"We want a fight/To have a chance/To change the future/Erase the past."

Chris: A birth, whether figurative or literal, is something to be both anticipated and worried about, something beautiful yet dissonant. Japanese post-rock/ambient artist World’s End Girlfriend captures this feeling of birth masterfully in his song “Phantasmagoria Moth Gate”, the opening track to his 2005 album This Lay Lie Land. A warm, ambient background and bright trumpets are juxtaposed with honking, off-key saxophones, resulting in an atmosphere that can be uncomfortable for the listener yet stills evokes beauty. Enjoy.

Jason: Anthrax - One Man Stands

February 21, 2007, my second daughter, Ellory Reed Walton, was born. For some reason, I have no idea why, during the entire delivery I had this song running through my head. Now, when I think of her birth, I think of this song as well.

Jess: As fat and juicy as a ripe peach, Church of Misery spin the best '70s groove of the 21st century. Try to resist its sweet nectar and not let it drip down the chin in 'Born to Raise Hell.' The first bite is rough and tart, just like an ordinary peach skin. Taste buds turn inside-out when the steady snare, chugging bass and flirtatious guitar stream behind the drunken wails. This song chugs like Pentagram on Quaalude. But as tempting as these luscious riffs are, they're a bittersweet facade for lyrics about serial killer Rickard Speck. "Born to Raise Hell" is a great motto for anyone willing to take risk—for those who haven't yet, this track is a respectable start. Just don't get too carried away on this born-again venture. After all, Mr. Speck successfully demonstrates what happens when 'raising hell' pushes limits.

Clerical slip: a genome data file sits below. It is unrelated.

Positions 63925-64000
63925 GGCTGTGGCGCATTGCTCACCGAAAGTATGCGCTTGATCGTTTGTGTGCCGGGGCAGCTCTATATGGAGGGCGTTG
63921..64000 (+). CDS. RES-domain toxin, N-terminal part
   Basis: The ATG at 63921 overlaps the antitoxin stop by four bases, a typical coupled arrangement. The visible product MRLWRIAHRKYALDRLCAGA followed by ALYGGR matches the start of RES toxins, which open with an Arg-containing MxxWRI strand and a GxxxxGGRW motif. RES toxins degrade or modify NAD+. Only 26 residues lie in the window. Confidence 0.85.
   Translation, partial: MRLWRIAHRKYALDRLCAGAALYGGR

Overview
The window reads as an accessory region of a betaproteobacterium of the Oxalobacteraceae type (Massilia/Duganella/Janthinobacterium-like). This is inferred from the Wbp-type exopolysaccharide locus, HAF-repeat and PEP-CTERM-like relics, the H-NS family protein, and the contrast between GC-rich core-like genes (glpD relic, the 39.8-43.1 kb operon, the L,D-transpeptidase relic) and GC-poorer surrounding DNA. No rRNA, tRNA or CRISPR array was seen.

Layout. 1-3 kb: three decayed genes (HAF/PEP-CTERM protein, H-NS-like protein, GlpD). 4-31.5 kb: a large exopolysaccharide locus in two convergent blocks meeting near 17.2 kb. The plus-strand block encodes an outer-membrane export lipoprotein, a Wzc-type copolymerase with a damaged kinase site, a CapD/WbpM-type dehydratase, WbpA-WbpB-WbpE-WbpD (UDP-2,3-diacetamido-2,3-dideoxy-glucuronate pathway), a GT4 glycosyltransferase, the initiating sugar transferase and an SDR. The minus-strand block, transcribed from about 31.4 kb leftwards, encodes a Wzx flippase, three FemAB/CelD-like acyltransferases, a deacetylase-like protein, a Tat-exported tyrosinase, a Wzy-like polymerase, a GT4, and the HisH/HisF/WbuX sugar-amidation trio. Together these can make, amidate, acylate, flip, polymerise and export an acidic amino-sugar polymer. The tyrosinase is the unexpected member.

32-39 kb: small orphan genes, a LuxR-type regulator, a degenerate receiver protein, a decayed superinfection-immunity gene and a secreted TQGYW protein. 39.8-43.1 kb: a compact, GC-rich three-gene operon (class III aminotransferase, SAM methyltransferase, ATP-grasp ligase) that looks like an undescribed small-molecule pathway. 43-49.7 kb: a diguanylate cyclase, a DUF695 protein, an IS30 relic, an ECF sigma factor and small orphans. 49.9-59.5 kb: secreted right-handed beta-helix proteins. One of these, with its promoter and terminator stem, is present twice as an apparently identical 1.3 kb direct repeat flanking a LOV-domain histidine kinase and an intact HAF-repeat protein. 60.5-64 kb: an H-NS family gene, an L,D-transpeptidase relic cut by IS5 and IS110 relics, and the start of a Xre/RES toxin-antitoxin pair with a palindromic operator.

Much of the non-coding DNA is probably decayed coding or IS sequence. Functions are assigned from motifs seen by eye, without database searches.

Asa: Alright, I'll be honest. I can't think of any song that I really, really dig that directly pertains to birth. But Byla's "Closer to the Center" is a beautiful double-guitar drone piece that climbs a staircase into the nighttime sky, and sounds like something I'd use to soothe a crying infant.